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Statement on U.S. Military Death Toll in Iraq Reaching 2,000


By Senator Barbara Boxer

Mrs. BOXER. Mr. President, today is a very somber day. The U.S.military death toll reached 2,000 in Iraq, a figure that I -- and every American -- hoped we would never reach. Our hearts go out to the families and friends of those who have lost loved ones.

I pray for these young Americans, may they rest in peace; and I pray for their families, may they heal.

Let us honor their lives and their memory.

And let us honor the lives of those who continue to serve by developing a credible plan for Iraq. It is time for this Administration to level with the American people and provide a strategy for success.

As the current investigation into the leak of CIA agent Valerie Plame reminds us, this Administration took us to war on false intelligence, misstatements, and exaggerations.

This Administration told the American people that we had no other option but to go to war because the regime of Saddam Hussein posed a threat to the security of the United States.

However, no weapons of mass destruction have been found, and there was no serious link between Iraq and al Qaeda.

The Administration also provided rosy scenarios and false expectations about how the United States would be greeted as liberators in Iraq and how the war would be brief. In fact, Secretary of Defense Donald Rumsfeld actually said in February 2003 that the war "could last six days, six weeks. I doubt six months."

Yet here we are, two and a half years later, lamenting the death of the 2,000th soldier in Iraq. Of those 2,000 soldiers, 464 of these soldiers were either from California or based in California.

Even as attacks on American soldiers continue, the Administration refuses to level with the American people. In May 2005, Vice President Cheney proclaimed that: "I think the level of activity that we see today in Iraq from a military standpoint, I think will clearly decline. I think they’re in the last throes, if you will, of the insurgency."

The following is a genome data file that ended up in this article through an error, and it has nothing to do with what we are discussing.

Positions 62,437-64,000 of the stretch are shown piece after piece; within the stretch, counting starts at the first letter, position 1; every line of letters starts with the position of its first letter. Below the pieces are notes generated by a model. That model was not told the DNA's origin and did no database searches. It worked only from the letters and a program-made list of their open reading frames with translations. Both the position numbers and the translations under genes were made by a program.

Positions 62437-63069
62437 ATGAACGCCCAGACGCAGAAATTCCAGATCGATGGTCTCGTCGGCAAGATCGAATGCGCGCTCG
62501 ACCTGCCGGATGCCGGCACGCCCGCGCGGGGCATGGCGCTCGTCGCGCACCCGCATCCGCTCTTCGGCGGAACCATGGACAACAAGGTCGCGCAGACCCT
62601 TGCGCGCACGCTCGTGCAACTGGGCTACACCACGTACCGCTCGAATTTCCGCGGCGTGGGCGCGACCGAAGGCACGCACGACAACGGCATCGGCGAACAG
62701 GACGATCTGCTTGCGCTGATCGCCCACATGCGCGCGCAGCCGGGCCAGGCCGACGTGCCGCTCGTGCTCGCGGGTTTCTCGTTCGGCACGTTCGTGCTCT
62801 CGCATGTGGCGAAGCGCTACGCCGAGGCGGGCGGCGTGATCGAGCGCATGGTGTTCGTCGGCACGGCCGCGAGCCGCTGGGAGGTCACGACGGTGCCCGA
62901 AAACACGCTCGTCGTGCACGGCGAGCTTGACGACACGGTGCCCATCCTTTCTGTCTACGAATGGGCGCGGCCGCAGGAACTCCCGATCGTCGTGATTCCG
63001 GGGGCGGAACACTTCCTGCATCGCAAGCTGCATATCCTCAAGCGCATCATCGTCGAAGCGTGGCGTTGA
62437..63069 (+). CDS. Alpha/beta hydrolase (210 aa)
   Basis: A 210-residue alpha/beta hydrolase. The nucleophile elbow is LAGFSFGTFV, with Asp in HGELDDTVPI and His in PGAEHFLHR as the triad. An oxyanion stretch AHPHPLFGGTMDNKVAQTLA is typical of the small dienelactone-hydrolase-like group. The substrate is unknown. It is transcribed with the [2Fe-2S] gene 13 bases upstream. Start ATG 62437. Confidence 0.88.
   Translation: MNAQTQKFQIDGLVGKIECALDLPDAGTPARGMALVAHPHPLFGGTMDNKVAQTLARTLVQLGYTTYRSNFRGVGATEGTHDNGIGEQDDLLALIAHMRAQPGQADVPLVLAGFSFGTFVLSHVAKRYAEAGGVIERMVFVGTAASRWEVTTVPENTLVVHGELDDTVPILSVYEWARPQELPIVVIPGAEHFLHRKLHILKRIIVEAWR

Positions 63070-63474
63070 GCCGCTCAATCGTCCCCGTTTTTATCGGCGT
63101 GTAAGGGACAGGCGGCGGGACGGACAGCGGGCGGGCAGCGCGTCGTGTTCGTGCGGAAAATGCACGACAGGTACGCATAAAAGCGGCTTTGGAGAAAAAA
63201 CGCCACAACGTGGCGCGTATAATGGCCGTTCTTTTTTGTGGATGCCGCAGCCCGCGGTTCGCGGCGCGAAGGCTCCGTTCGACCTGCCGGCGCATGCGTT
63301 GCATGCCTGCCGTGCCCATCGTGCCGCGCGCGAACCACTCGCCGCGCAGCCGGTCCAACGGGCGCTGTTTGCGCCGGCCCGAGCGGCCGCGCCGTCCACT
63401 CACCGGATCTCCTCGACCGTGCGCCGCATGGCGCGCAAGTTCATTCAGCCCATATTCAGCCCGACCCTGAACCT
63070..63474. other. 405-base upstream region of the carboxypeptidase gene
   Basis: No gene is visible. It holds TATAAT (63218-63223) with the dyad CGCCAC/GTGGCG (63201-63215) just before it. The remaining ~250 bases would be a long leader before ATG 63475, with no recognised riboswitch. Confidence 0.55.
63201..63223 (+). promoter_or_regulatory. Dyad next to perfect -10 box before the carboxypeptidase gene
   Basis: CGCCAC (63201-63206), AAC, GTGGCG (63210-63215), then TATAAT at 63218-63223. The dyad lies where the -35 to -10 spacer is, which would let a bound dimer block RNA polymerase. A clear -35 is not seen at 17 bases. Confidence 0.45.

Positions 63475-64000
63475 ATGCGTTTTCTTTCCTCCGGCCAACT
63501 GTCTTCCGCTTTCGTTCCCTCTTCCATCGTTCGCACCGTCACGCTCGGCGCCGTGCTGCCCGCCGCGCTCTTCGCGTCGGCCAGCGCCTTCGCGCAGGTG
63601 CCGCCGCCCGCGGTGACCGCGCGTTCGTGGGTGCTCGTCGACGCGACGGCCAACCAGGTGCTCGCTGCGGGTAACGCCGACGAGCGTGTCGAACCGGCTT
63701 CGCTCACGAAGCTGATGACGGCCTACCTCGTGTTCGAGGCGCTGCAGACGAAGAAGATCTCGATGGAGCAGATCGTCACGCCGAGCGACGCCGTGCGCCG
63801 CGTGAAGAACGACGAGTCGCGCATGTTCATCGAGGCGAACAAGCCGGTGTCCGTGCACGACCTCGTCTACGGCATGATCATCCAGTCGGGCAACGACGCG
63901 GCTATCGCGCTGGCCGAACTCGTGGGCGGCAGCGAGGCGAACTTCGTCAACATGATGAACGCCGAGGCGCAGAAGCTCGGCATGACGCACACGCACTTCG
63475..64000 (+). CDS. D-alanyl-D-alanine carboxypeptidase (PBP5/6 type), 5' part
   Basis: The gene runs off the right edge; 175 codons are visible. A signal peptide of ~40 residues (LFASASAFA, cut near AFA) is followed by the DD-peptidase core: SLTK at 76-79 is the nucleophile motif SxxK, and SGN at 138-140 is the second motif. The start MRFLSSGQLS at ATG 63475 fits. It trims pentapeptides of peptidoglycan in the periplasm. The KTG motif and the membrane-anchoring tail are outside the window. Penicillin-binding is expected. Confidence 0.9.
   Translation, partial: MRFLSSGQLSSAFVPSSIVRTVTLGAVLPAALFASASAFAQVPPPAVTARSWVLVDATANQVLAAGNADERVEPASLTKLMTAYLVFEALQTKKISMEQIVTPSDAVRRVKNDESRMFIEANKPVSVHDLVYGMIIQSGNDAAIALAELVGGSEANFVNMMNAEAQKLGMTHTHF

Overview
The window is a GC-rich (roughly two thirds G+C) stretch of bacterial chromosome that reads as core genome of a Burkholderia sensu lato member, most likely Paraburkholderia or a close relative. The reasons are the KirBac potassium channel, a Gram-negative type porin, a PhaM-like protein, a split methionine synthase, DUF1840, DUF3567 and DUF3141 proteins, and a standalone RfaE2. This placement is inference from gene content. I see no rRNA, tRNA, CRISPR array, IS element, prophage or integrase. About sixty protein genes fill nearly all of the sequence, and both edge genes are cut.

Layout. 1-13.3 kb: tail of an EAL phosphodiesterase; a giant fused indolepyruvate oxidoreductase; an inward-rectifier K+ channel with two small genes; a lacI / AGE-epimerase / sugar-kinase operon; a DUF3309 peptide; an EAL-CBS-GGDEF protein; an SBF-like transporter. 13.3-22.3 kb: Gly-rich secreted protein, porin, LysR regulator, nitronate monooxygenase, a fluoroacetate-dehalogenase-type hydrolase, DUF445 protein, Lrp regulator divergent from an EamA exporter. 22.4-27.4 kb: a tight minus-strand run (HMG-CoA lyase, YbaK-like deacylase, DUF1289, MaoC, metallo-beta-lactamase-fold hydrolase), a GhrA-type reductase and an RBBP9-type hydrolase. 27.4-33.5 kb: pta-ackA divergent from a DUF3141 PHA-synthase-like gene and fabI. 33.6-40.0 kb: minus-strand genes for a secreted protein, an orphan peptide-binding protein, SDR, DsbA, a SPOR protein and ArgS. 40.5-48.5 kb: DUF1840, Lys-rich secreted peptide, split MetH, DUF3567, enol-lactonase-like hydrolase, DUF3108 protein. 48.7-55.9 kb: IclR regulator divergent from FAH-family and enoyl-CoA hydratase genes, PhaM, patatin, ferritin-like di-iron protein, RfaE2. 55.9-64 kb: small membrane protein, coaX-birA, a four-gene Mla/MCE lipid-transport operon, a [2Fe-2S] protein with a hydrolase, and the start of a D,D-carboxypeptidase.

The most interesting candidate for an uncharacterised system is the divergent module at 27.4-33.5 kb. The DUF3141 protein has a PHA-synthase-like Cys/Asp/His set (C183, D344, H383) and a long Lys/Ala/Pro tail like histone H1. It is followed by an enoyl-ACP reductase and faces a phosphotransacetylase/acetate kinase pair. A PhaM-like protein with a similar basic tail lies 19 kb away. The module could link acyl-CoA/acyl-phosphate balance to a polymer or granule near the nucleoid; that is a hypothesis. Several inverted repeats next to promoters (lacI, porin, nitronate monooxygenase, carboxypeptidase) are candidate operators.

Since that day -- since Vice President Cheney told us that violence was coming to an end in Iraq -- more than 300 Americans have lost their lives. And the violence continues to escalate.

Today we do not just lament the strategic disaster in Iraq, the loss of U.S. credibility around the world, and the overwhelming costs to the American taxpayer. Above all, we mourn the tragic deaths of 2,000 young Americans.

These men and women voluntarily put their lives on the line to defend us when they put on the uniform of the United States Armed Forces. They put their trust in the government that we would only send them to war if there was no other recourse.

In rushing to war, in twisting and revising the case for war, and in failing to plan for the aftermath of the war, this Administration broke the trust with these young men and women at a catastrophic cost.

These 2,000 young men and women have sons and daughters, husbands and wives, mothers and fathers, friends and extended family, all of whose lives have been forever changed by the consequences of this reckless war.

Today, let us remember these 2,000 brave Americans. Let us honor their lives and their memory by bringing this war to an end.

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